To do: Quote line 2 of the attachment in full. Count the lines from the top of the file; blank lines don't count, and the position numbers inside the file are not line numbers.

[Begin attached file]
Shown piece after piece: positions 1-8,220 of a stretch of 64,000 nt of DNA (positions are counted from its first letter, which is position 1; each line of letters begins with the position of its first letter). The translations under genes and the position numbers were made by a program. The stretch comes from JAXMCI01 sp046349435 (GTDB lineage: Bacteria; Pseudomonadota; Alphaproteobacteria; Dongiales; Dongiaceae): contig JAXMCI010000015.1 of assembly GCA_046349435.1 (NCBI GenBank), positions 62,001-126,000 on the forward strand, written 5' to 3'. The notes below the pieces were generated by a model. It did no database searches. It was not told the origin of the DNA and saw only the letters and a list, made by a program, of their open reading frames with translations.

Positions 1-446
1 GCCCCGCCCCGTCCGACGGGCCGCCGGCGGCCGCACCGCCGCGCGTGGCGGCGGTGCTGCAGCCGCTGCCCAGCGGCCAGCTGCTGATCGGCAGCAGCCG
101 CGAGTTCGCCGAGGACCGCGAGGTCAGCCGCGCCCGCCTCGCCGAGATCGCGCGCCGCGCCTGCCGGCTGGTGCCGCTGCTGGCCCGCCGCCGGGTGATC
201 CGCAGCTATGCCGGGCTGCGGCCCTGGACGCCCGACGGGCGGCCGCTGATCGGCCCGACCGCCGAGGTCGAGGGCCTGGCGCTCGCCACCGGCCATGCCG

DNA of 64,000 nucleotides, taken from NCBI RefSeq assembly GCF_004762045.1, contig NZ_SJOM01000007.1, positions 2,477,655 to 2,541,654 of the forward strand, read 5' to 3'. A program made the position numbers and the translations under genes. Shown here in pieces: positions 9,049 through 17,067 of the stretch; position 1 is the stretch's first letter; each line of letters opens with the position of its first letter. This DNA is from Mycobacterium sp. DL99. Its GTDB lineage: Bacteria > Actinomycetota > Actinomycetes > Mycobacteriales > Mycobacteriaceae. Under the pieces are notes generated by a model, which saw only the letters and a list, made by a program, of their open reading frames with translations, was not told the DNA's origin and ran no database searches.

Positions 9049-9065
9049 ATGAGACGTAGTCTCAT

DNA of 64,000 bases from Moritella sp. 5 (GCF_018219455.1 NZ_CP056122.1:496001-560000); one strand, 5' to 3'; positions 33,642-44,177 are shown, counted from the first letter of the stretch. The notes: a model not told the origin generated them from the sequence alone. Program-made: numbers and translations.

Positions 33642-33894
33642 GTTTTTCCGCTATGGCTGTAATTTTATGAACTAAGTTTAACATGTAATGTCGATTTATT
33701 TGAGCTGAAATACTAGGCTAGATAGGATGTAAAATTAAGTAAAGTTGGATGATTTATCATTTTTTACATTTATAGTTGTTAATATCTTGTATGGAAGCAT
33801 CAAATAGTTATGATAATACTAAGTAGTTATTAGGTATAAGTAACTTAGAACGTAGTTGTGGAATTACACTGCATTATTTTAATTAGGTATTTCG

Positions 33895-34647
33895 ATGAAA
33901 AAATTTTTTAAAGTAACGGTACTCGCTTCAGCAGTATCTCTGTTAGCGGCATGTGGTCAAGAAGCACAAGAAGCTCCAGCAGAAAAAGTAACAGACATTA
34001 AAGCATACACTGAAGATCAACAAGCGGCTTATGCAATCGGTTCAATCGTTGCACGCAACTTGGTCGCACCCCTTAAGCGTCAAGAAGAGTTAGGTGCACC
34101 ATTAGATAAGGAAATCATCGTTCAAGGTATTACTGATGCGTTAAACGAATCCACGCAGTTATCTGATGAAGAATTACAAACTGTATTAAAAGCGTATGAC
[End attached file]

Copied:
Positions 1-446